Kingfish are a great gamefish in their own right. When you target them off the rocks new challenges are introduced that test the angler’s skill even further.
What constitutes a trophy?
There is probably some debate around what constitutes a ‘large’ or ‘trophy’ kingfish.
I would have to argue that there are some environments where a 16kg specimen would be considered large – for example a mangrove swamp at the back of a river flowing into a Northland estuary. The same kingfish caught at the Ranfurly Banks would be considered something of a rodent sized specimen where numerous 30kg+ fish are landed every season.
The NZ Game Fishing Council introduced the concept of a ‘slam’ award for a number of species caught over a weight considered to be ‘large’, the kingfish weight is 25kg (check here for all species weights http://www.nzsportfishing.co.nz/grand-slam-club). The NZ Land Based Game Fishing Club (http://nzsportfishing.org.nz/nz-land-based-gamefishing-club-inc) have introduced an ‘elite slam’ of fish in the ‘elite trophy’ sized range and have placed the kingfish threshold of an elite kingfish at 30kg+. That’s a big fish, especially off the rocks.
There are numerous club line weight record kingfish that stand at 30kg+. Of special note, there are some legendary captures of kingfish in the club with a few anglers landing specimens that topped a staggering 40kg from the stones.
Talking to the experts
How does one go about capturing such a big fish from the rocks?
In a chat with two of the club’s senior members Todd Michell and Wayne Meads, I gathered some additional insights into what it takes to land a trophy kingfish.Looking first at what sort of gear has been used.
24kg is still a common line strength however after several experiences of lost fish, Scott Bradley now reaches for the 37kg outfit when fishing the coast east of Lottin Point in the East Cape. He has landed several fish just under 30kgs from the East Cape region where he was using 37kg line on a TLD50 reel. His personal best fish of 33kg was landed on 24kg line, a Daiwa VIP 25-60lb rod and Shimano TLD30 from the Far North. He typically uses a two-part leader, with a 60kg (130lb) leader attached to his mainline and a 90kg (200lb) section tied between the hook and swivel that attaches to the 60kg section. This rig helps reduce bust offs when fishing foul territory.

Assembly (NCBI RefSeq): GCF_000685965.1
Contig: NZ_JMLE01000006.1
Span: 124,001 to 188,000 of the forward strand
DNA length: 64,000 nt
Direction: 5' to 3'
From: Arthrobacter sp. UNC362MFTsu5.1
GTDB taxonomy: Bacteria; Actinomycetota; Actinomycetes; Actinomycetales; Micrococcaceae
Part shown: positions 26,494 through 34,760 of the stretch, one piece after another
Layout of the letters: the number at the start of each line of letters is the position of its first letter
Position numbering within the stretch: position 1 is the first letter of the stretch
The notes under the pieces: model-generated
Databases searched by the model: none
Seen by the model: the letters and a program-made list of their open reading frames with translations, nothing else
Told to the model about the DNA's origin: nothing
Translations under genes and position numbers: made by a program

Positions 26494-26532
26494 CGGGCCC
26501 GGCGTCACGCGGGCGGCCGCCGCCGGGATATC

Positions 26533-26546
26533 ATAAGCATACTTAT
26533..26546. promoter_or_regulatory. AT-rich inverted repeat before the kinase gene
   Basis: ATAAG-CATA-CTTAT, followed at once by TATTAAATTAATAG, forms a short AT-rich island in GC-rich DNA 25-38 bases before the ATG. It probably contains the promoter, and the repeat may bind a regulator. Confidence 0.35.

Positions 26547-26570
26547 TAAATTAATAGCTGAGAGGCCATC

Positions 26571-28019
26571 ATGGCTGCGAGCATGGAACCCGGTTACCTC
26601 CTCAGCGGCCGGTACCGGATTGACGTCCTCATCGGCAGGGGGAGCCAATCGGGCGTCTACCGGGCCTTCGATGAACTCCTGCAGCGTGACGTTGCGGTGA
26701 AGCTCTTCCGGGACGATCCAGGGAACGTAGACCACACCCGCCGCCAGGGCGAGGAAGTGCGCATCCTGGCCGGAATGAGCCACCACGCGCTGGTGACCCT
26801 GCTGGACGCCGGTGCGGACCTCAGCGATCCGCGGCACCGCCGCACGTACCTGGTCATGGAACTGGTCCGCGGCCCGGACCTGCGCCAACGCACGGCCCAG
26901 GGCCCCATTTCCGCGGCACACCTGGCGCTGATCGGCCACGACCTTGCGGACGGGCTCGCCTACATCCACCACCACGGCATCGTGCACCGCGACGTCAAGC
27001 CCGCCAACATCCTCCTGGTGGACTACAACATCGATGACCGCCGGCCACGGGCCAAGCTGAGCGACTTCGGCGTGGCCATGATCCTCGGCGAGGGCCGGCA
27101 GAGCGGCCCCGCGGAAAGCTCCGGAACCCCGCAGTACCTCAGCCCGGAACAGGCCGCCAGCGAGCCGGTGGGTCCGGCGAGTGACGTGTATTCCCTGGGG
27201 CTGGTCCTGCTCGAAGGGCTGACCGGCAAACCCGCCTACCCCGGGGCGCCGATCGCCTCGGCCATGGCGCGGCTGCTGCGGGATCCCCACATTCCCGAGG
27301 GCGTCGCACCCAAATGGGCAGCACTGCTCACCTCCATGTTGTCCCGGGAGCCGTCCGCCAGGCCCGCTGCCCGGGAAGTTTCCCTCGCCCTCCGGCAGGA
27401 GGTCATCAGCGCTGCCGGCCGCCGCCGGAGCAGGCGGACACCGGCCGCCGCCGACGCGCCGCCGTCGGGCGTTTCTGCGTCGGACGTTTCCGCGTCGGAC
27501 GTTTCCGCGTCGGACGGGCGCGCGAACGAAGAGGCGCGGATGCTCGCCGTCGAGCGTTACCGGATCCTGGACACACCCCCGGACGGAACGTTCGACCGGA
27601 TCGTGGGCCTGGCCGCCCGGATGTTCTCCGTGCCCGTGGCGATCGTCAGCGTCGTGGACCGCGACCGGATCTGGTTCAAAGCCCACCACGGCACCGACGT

A number of fishermen in the club have opted for custom rods when fishing 37kg, close to the 2.10mtr (7ft) mark in length.
One of the basic ingredients that goes without saying (but I will say it, just in case) is to use quality gear and tie your knots so they will withstand the onslaught of power broking that mega kingfish dish out. Gear failure that is preventable is arguably unforgivable.
Todd Michell, who has landed a number of 30kg+ kingfish over the years fishes the same two part style leader set up on 24kg line. He emphasizes that it’s important to fish with a mate who can handle a gaff, having lost his biggest (estimated 40kg+) fish while trying to secure his catch by himself. Fish of this size demand respect and necessitate a calm and calculated approach.
Where the big boys swim
Both Todd and Scott agree that in terms of location, the places most likely to turn up a trophy kingfish these days are either the Far North or East Cape. Coromandel has produced big kings in days gone by and big kings still swim there however it isn’t the same fishery it once was.
If you are time poor, the top coast in the Far North (Cape Maria van Diemen to North Cape) or East Cape are good places to concentrate your efforts.
One strategy when playing big fish is to keep the winding steady and smooth when you are gaining line. Any pause may allow the fish to get its tail in position to kick and start peeling line again. Trying to keep line smoothly building on your reel when using 37kg line is not as easy as the principle would suggest, especially when you’re simultaneously balancing on the rocks and trying to work the best angle on your fish.
Todd Michell’s best piece of advice is worth remembering: play the fish calmly and smoothly. Don’t try and pull its head off. At last year’s Nationals he scored a 23kg fish on 10kg line off the rocks. It required five episodes of free spooling the line when the fish ran into rough terrain before it was finally landed.
Whilst difficult to keep your heart rate under 200 beats per minute when attached to a king of a life time, it’s crucial not to play the fish recklessly or execute panic powered decisions such as jumping five meter chasms when running along the rocks in pursuit of your catch.
Gear mentioned in this story such as the Shimano TLD 50 and TLD 30 reels, and the Daiwa VIP 25-60lb rod are available at most fishing and outdoor retailers.